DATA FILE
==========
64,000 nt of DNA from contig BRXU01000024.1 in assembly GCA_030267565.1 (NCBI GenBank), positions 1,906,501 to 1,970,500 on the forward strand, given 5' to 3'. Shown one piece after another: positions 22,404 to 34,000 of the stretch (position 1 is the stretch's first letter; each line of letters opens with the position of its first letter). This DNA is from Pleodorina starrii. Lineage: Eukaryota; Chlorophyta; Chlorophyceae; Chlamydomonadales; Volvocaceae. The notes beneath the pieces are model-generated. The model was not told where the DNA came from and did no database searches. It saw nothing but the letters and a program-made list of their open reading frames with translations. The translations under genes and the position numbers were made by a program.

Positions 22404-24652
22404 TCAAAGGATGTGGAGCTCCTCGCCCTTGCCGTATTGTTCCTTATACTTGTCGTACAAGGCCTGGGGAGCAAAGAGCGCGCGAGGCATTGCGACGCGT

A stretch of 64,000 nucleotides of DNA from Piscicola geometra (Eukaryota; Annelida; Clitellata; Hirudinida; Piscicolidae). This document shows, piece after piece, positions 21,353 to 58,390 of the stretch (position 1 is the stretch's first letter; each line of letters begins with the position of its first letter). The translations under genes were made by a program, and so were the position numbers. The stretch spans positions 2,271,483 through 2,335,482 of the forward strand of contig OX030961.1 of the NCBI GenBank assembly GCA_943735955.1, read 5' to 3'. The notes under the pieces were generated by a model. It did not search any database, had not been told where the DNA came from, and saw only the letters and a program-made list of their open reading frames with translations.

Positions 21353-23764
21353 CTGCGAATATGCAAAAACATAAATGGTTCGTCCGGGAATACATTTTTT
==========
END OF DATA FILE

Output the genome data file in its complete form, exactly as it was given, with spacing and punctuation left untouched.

64,000 nt of DNA from contig BRXU01000024.1 in assembly GCA_030267565.1 (NCBI GenBank), positions 1,906,501 to 1,970,500 on the forward strand, given 5' to 3'. Shown one piece after another: positions 22,404 to 34,000 of the stretch (position 1 is the stretch's first letter; each line of letters opens with the position of its first letter). This DNA is from Pleodorina starrii. Lineage: Eukaryota; Chlorophyta; Chlorophyceae; Chlamydomonadales; Volvocaceae. The notes beneath the pieces are model-generated. The model was not told where the DNA came from and did no database searches. It saw nothing but the letters and a program-made list of their open reading frames with translations. The translations under genes and the position numbers were made by a program.

Positions 22404-24652
22404 TCAAAGGATGTGGAGCTCCTCGCCCTTGCCGTATTGTTCCTTATACTTGTCGTACAAGGCCTGGGGAGCAAAGAGCGCGCGAGGCATTGCGACGCGT

A stretch of 64,000 nucleotides of DNA from Piscicola geometra (Eukaryota; Annelida; Clitellata; Hirudinida; Piscicolidae). This document shows, piece after piece, positions 21,353 to 58,390 of the stretch (position 1 is the stretch's first letter; each line of letters begins with the position of its first letter). The translations under genes were made by a program, and so were the position numbers. The stretch spans positions 2,271,483 through 2,335,482 of the forward strand of contig OX030961.1 of the NCBI GenBank assembly GCA_943735955.1, read 5' to 3'. The notes under the pieces were generated by a model. It did not search any database, had not been told where the DNA came from, and saw only the letters and a program-made list of their open reading frames with translations.

Positions 21353-23764
21353 CTGCGAATATGCAAAAACATAAATGGTTCGTCCGGGAATACATTTTTT